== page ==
Ah, stereotypes. We all live by them at some point in our lives and most of us try to find ways to break them. “Bringing Down the House” is a comedy set around a few things, but the political message seems to be breaking stereotypes.
The film revolves mostly around the white, WASP-y world of Peter Sanderson (Steve Martin), a Los Angeles tax attorney. Peter is lonely, middle-aged and divorced. The film opens to him chatting online with a woman whose screen name is “Lawyergirl.” Lawyergirl is intelligent, refined and sends a picture that focuses on a thin blonde.
Peter sets up a blind dinner date at his home with Lawyergirl only to find Charlene Morton (Queen Latifah) at his door. Charlene is not blonde, but a brilliant black woman. Upon closer inspection of the picture, Peter sees Charlene in it, being escorted into a police car. Over the next few scenes, Charlene invades Peter’s life in order to gain his lawyer expertise to help her criminal case. As Charlene puts it, “I did the time, but I didn’t do the crime.” She wants her record expunged.
Charlene takes the role of nanny for Peter’s two children, Sarah (Kimberly J. Brown) and Georgey (Angus T. Jones). It seems that the only acceptable relationship that Peter can contrive between himself and Charlene is that of Charlene as his servant. Peter is pressured by his racist friends and neighbors not to see her in any other light.
Peter is learning a lot more from Charlene other than lessons about race. She teaches him how to dance, how to relate and listen to his children and, most importantly, how to win back his ex-wife, Kate (Jean Smart). While there is some sexual tension between Charlene and Peter, the real romance happens between Charlene and Howie Rosenthal (Eugene Levy), who makes several remarks about how he would like to get freaky with her.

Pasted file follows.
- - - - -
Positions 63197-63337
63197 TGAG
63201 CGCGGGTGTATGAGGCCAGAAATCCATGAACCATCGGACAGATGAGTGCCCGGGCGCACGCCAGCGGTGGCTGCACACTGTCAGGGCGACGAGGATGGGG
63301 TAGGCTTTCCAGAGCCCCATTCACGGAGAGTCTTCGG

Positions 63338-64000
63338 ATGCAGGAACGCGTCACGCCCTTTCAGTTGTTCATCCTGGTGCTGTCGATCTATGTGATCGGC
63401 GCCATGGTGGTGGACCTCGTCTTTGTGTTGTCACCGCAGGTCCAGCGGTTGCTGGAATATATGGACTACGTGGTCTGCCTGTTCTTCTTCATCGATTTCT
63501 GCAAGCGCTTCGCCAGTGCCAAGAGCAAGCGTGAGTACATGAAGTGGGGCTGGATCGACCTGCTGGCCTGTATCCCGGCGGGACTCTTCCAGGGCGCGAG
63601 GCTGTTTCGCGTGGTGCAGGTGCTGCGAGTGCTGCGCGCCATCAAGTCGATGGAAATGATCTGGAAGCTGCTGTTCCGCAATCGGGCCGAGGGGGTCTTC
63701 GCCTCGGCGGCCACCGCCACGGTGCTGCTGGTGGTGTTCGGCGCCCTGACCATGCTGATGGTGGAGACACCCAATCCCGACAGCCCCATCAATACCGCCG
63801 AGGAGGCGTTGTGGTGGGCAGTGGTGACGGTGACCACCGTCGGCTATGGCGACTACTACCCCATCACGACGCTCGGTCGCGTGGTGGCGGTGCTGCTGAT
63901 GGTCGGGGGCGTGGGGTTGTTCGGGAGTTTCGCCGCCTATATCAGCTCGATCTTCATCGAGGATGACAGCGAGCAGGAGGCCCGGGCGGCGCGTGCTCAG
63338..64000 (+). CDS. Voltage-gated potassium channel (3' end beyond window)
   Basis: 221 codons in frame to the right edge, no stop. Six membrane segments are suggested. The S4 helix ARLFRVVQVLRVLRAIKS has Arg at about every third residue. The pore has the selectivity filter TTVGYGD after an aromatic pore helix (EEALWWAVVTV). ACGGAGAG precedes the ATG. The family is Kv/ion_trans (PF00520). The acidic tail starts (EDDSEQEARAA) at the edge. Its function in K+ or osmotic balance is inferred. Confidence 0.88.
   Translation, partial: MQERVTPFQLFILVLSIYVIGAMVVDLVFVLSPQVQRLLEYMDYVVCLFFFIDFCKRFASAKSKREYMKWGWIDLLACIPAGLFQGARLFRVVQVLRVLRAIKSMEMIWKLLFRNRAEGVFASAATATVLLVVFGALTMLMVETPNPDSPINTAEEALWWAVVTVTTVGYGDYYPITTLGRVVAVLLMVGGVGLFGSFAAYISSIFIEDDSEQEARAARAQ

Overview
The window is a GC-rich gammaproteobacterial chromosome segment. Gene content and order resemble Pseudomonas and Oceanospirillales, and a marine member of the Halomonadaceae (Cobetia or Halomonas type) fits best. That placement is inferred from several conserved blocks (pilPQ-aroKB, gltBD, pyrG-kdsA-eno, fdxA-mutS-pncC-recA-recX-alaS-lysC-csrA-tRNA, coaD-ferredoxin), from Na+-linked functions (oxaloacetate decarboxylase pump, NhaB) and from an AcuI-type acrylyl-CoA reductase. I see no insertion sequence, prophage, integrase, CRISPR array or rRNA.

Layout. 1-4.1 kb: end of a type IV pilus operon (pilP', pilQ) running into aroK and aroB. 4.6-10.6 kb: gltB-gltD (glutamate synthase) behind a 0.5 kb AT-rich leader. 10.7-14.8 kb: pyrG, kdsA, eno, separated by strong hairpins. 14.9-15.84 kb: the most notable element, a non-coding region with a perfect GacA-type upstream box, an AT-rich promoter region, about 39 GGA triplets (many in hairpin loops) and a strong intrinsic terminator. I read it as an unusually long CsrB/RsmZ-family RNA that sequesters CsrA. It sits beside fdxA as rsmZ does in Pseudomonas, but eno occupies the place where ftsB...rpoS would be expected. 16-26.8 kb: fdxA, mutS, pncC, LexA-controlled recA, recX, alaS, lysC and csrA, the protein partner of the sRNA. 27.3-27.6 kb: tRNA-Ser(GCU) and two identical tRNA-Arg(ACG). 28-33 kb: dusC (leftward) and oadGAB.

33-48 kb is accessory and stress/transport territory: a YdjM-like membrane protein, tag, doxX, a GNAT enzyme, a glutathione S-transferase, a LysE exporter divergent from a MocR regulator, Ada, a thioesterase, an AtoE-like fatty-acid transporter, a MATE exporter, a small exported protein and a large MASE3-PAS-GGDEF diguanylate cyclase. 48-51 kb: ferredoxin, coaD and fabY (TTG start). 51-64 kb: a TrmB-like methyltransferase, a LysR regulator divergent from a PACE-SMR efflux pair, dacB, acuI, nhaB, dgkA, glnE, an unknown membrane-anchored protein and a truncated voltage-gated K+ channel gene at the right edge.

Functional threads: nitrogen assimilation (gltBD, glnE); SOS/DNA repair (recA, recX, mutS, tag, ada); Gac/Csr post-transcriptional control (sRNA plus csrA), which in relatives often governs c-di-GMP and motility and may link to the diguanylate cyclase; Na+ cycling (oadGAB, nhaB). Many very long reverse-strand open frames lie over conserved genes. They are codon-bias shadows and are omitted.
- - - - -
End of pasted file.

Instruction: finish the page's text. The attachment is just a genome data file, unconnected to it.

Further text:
“Bringing Down the House” has a few special moments of comedy. In one scene, Charlene fights Kate’s trampy sister, Ashley, in the country club bathroom. The two exchange some pretty nasty comments as they repeatedly knock each other across the bathroom. In another scene, Charlene tries to teach Peter how to be more aggressive in order to win back his wife. His son and uptight, nosy neighbor walk in while Charlene is in the climax of her lesson. While they are both fully clothed, all of the antics in the film cause Peter to lose a big account with Mrs. Arness (Joan Plowright), a racist.
Charlene takes all of this in stride, since she has her goals set from the beginning of the movie. She wants her name cleared, and the ignorance of others won’t stop her.
I’ll admit that “Bringing Down the House” did make me laugh. Although I feared that the trailer would feature all that this film had in store for its audience, there were a few pleasant surprises. I also liked that “Bringing Down the House” generally avoided the weak plot and sappiness that most comedies fall victim to and allowed most of the story to surround itself with funny situations.
“Bringing Down the House” is no masterpiece. While I could see its purpose in fighting stereotypes, the African-Americans still lived in the inner city while the whites lived in plush suburbian mansions. The film also failed to show Charlene’s sensitive side to the racism she faced. Often times she expresses her anger violently, but we never saw the hurt that I’m sure her character felt.
Bottom Line: Hollywood can come up with a funnier and wittier way to fight modern day stereotypes.